Editor’s note: Please welcome The Money Principle’s new staff writer Alex. He used to write on accasional basis last year when he was trying to get a job. Now, he’s finally realised that it may be a better strategy to find work and create a ‘patchwork’ income. We would like to make him welcome and hope you enjoy his posts every Thursday.

The clock has gone full circle as we embark on a new year. January is not just the aftermath of our over-indulgence and festivities, it’s a time for some imagination and planning for the year to come.

Goals – Personal and Financial

Why do we have goals?

It might seem like a silly question but not everyone knows the ins and outs of their desires.

We work, we cook and we clean and look after our families, but not everyone gets time to themselves; to think deeply about what they truly want and how to cross that (financial) bridge.

Affordable hobbies are not always so easy to come by either. As children we’re told our goals are of utmost importance, yet we remain ignorant.

As adults we learn the hard way how perusable dreams are an uphill struggle.

Considering what you want for yourself alone can sometimes be a puzzling inner quest. Next year you may want to have or do things entirely different.

The key is to nail down what exactly it is you want to achieve, or simply what you most passionately want to do in your spare time.

In my experience, it can be a hard to pin down set goals, or at least it is not so straightforward.

I’d love to have children of my own, a little house in the country and so on. Yet, the more immediate future calls for different dreams, different goals.

My desires for 2014

I’ve never been someone to want lots of ‘stuff’; just peace of mind will do for me (they don’t sell those in shops, quite the opposite).

Travelling is something I loved to do when I was younger. A friend and I went trekking around Europe as teenagers over two summers back to back, and had the time of our spotty, giggling little lives.

This is now something I’d love to re-create in my life; the financial wherewithal to take an inspiring journey across the continent and tell the same bad jokes to new people in new places. Everyone I know here in the northwest of England has heard my puns.

So, if I’m to want some peace and joy for myself I should consider how much it costs. Everything after all is down to what you can afford.

I’ve found it costs something in the region of £250 for a Euro-rail train ticket that would allow me to visit up to five countries over two weeks. This isn’t too bad at all, though there are other costs.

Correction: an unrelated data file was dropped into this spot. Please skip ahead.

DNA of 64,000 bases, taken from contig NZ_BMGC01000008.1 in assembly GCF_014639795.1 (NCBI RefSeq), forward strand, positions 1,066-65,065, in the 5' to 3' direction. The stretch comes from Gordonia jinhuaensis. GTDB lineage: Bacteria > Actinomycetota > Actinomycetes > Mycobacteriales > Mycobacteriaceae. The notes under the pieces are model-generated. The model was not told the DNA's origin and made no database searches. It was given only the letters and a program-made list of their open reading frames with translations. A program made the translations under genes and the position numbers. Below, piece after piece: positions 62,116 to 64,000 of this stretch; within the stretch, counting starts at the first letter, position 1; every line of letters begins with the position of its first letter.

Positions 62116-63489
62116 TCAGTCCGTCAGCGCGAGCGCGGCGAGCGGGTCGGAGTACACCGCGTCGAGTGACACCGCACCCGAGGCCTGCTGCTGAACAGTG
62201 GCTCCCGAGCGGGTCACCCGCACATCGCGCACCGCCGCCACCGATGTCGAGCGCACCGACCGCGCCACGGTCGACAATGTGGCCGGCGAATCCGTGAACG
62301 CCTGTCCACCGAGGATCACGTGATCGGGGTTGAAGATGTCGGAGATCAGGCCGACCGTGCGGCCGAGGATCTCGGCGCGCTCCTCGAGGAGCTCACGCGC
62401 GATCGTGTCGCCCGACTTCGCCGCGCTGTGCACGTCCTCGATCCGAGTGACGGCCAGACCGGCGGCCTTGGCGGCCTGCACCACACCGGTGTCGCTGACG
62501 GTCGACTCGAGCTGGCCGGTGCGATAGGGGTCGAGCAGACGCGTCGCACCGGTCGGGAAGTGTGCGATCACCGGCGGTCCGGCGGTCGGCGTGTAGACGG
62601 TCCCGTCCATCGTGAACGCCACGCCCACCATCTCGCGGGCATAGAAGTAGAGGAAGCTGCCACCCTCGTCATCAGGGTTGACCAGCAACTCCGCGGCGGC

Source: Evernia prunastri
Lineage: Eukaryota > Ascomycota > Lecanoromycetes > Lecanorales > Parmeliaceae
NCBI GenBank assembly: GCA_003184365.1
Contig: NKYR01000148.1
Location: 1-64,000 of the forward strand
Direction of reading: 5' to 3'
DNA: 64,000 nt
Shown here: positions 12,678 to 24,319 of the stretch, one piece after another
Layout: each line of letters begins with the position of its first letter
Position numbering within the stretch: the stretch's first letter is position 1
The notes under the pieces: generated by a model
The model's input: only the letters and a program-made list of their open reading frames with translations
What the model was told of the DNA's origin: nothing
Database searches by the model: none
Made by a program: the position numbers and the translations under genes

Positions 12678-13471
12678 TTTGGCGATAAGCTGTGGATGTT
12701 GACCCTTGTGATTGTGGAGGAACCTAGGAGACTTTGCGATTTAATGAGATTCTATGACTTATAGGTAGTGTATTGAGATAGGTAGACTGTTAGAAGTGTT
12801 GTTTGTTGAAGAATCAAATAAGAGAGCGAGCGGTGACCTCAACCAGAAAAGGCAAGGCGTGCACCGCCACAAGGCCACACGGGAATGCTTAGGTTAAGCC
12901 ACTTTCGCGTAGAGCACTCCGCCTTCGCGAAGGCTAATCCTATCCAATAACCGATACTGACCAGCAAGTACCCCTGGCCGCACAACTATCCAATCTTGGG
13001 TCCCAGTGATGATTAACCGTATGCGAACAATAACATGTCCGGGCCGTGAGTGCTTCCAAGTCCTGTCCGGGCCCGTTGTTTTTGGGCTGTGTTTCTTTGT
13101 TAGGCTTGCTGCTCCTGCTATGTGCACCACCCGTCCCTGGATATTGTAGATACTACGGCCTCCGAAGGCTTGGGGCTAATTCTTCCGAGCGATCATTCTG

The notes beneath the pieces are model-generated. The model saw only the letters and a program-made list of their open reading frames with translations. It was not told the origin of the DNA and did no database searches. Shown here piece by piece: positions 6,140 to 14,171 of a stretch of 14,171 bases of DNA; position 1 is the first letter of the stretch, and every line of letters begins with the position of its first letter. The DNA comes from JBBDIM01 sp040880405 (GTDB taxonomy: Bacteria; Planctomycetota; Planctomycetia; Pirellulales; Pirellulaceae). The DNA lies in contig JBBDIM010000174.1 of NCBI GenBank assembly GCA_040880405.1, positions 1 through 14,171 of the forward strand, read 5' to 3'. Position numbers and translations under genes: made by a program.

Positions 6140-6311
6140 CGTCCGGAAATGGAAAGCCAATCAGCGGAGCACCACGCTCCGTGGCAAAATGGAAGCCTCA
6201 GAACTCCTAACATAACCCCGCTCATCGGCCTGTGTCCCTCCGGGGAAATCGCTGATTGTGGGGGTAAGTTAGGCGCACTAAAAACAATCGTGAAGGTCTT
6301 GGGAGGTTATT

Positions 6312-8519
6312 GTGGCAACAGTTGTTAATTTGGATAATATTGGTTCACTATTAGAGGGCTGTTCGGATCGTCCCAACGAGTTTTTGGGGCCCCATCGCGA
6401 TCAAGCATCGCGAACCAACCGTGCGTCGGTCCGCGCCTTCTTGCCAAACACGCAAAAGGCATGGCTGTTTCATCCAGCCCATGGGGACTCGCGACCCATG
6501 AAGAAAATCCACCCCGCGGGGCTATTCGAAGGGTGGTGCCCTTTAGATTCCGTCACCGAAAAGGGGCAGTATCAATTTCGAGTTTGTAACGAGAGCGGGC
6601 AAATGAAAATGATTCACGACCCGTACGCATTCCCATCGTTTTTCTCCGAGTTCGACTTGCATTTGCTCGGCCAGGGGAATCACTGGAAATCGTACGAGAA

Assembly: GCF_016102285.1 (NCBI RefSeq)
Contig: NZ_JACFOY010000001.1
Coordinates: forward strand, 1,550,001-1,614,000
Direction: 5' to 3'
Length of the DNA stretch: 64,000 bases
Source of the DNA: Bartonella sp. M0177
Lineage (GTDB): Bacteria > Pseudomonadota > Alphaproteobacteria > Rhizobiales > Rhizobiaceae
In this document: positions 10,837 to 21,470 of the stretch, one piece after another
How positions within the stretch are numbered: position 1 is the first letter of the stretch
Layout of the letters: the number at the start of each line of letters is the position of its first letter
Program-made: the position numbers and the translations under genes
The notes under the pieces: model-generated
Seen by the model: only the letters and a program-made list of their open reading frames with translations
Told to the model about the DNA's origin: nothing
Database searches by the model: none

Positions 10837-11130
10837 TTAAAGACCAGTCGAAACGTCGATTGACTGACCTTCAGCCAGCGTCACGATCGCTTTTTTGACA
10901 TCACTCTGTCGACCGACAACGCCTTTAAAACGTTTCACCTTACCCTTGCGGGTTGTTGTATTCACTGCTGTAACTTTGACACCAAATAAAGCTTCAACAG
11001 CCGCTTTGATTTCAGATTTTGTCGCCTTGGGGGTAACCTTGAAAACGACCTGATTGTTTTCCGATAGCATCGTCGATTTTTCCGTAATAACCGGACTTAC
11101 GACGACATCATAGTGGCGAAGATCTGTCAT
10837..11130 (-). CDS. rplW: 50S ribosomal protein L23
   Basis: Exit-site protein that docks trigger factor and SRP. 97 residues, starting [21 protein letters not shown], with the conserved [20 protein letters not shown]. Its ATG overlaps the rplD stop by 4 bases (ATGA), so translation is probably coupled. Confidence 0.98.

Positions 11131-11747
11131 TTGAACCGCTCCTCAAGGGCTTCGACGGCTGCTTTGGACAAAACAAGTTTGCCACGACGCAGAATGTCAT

Adding in a minimum of £500 for hospitality and food (£35+ per day), and allowing an extra £250 emergency money it equates to a round (and vague) figure of £1000.

For someone only working part-time and already in some debt a thousand pounds is a big wad of cash, so I have to ask myself how I can get to the point whereby I can afford to spend this amount on a two week period of sightseeing and basking in the sun. Is it feasible, and how do I make it so?

The answer is simple; I need to earn an extra £167 a month for the next six months (for a travelling vacation in 2014), or an extra £56 over the next eighteen months if I’m to steadily save up for a vacation for the summer of 2015.

The challenge is set, and will aim take this holiday in the coming summer. It is possible and this is now something I really want to achieve.

Are there any alternatives?

I’ve also looked at something like an all-day spa treatment as comparison, and as something that a sensitive soul like me would enjoy. The cheapest I’ve found starts at £50 for a day (that includes a three course meal). The high end of a spa-day treatment starts at £250 and ranges up to £500, which is a similar cost to a fortnight’s travel.

And that for only a single day’s relaxation (although getting so pampered is tempting).

The crunch then is:

How much do I really get out of this ‘full day’ spa treatment as compared to how much I’d enjoy sitting outside a coffee shop in Prague, or lying back on a beach in the south of France?

It’s obvious that a single day getting away from the madness of the world is no substitute for a holiday, even if there are risks travelling abroad.

There are more adrenalin fuelled alternatives like Go-Karting. I’m not competitive by nature but I’d imagine it to be fun and invigorating. Then again averaging £35 for less than an hour racing, the standard price makes it an expensive hobby.

There are many other sporty activities to take up, but these are not hobbies that inspire me enough to spend my money. I’d much rather see new places and people, and not have to compete for my enjoyment.

Final thoughts…

Whatever your quest, whatever your desire, a good way to reach your goals is to set them on a month by month basis. The Money Principle Budgeting Tool helps me keep my day to day cash flow at a steady pace and is a good way to spend less.

It is then up to me to find ways to bulk up the bank balance and save up for long awaited and greatly desired trip abroad.

Aside from saving, writing is my best weapon and I’ll be looking to nail down some free-lancing gigs in the months to come. I also will write more scripts that I hope to be broadcast on radio or television one day. If I can average £150 a month on top of what I currently live on then the shores of Europe will welcome me in tie-dye t-shirts and ill-fitting sandals. It’s a goal worth working for.

Tell me your desires for the future. Do you have any special plans to achieve set goals? Do you have any unique hobbies that you budget for? Comment below!

photo credit: Stuck in Customs via photopin cc